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It could cost you money

Suppose the attacker sends large amounts of data too you, that gets dropped by your router/firewall. You might exceed a data-plan.

Also, there have been reports of DDoS attacks against gaming tournaments and such. This could possible cost you money.

Suppose you ran a business from home, and during a critical update/release/event you were attacked.


You could get hacked

I don't want to spread FUD. However, my firewall picks up automated attacks on a daily basis. If the public-facing devices on your network are insecure, your network could be compromised.

If you know an IP, you can identify the ISP. The company, the employees, and the equipment can be a security risk. I've found several articles, but none I feel comfortable linking. When was the last time you got a letter stating your modem's firmware was patched?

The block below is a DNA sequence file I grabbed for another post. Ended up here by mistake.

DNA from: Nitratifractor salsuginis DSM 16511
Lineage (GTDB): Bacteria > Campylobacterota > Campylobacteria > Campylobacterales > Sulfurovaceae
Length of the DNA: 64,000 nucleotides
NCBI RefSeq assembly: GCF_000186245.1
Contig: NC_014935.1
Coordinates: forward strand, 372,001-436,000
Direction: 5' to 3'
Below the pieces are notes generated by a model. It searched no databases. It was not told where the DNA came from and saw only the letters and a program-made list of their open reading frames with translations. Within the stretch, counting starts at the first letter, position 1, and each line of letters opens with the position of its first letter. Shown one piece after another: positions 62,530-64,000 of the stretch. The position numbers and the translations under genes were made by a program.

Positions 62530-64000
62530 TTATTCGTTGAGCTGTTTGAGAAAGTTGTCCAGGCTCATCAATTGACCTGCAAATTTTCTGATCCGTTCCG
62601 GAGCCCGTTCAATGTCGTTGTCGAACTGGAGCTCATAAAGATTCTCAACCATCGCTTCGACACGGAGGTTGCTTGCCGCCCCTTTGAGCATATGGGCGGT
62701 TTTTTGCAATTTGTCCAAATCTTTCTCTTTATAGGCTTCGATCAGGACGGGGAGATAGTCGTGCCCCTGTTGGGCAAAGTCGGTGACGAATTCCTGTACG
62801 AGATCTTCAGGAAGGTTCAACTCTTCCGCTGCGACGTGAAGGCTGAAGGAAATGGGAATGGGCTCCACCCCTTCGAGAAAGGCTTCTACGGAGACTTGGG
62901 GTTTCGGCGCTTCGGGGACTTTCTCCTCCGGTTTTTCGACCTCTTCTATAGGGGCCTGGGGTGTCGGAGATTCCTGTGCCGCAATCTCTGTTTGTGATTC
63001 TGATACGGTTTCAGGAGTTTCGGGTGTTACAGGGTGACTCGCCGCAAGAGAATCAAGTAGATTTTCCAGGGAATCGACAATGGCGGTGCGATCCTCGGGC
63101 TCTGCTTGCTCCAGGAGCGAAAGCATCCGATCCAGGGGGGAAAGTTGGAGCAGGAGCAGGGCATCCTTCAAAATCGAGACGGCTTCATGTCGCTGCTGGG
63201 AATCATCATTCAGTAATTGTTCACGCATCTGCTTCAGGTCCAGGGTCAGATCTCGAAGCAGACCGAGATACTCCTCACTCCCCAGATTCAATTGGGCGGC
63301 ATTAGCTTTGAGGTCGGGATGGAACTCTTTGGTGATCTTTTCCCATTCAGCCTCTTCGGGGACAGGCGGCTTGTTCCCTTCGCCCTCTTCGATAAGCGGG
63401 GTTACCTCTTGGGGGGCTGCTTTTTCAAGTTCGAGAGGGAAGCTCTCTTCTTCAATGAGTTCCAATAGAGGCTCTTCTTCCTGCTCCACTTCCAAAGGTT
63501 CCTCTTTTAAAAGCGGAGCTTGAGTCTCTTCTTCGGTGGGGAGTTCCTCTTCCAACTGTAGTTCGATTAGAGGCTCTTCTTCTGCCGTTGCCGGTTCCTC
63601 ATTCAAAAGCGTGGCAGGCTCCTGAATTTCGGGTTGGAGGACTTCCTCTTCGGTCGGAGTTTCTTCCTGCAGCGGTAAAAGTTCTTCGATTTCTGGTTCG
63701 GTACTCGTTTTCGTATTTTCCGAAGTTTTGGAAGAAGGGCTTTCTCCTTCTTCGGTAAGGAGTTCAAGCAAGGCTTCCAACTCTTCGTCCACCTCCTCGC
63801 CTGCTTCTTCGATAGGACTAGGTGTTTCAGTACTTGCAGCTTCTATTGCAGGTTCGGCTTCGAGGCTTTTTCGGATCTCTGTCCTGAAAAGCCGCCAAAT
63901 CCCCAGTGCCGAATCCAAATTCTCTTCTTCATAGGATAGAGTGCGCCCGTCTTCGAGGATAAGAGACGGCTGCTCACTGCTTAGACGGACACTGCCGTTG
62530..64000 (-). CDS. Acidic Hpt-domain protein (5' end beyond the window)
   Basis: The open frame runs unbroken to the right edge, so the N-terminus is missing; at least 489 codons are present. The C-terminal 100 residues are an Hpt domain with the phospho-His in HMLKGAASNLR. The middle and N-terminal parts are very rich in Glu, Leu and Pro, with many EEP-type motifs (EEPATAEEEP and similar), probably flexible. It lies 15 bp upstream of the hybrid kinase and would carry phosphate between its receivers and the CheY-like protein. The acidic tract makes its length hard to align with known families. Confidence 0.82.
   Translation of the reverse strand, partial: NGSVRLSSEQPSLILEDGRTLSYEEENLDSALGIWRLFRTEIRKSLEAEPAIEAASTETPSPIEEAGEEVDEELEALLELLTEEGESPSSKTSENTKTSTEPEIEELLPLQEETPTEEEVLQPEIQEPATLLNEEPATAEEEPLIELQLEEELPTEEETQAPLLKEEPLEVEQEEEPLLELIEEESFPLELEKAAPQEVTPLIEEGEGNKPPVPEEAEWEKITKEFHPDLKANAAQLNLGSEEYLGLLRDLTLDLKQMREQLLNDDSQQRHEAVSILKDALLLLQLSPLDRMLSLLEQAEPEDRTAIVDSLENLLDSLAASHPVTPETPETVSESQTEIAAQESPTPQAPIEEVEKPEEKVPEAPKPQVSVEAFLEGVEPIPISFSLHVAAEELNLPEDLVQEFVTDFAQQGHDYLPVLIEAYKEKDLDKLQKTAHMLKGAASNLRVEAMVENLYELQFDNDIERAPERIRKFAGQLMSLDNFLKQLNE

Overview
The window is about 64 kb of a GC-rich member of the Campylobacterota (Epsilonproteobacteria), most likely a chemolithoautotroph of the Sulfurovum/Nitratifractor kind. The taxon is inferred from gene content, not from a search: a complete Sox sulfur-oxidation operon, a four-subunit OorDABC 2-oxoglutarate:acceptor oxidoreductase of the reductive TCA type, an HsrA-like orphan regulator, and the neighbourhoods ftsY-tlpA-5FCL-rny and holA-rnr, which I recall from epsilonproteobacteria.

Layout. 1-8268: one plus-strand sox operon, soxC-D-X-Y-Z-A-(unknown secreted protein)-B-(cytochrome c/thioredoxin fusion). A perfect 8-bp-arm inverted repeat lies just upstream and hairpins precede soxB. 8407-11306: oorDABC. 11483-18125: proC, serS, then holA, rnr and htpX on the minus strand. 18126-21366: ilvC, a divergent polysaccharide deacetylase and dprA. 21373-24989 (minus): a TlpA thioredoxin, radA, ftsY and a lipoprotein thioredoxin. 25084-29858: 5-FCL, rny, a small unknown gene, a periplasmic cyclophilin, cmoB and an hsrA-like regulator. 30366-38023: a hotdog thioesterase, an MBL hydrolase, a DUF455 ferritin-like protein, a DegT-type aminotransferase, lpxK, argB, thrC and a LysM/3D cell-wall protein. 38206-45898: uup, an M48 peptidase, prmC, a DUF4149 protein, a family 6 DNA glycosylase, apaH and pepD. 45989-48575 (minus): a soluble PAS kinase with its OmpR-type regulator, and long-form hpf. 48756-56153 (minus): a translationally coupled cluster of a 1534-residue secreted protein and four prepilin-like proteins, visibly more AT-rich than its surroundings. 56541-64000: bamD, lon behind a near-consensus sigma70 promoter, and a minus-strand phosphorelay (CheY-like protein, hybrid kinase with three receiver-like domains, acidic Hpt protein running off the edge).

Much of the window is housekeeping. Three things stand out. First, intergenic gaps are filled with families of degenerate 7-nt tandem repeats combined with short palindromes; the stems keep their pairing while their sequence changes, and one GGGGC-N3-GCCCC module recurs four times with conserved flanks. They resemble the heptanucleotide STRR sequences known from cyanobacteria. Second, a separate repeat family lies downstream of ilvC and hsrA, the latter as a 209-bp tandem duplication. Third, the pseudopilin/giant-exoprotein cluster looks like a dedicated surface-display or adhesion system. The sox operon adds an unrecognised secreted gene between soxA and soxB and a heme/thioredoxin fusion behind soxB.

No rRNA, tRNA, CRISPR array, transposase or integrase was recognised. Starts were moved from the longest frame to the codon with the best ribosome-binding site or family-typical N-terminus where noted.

You could be implicated

I knew a nearby "small-town" ISP that banned certain protocols--even if it was unsolicited. Instead of blocking or throttling it, they would cancel your agreement. Needless to say, they weren't popular.

On the other hand, suppose a criminal organization accidentally faxed or mailed you a copy of their criminal plans. Law enforcement might implicate you. A similar situation could arise concerning technology. Although the seriousness of each case should light. Regardless, it would cause a major headache!